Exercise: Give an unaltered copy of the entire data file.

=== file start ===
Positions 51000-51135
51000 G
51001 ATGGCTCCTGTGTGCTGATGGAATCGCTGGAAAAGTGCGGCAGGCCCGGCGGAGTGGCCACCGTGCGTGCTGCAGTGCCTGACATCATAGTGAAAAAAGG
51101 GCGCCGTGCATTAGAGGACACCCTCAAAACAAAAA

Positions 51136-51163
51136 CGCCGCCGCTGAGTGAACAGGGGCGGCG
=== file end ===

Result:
Positions 51000-51135
51000 G
51001 ATGGCTCCTGTGTGCTGATGGAATCGCTGGAAAAGTGCGGCAGGCCCGGCGGAGTGGCCACCGTGCGTGCTGCAGTGCCTGACATCATAGTGAAAAAAGG
51101 GCGCCGTGCATTAGAGGACACCCTCAAAACAAAAA

Positions 51136-51163
51136 CGCCGCCGCTGAGTGAACAGGGGCGGCG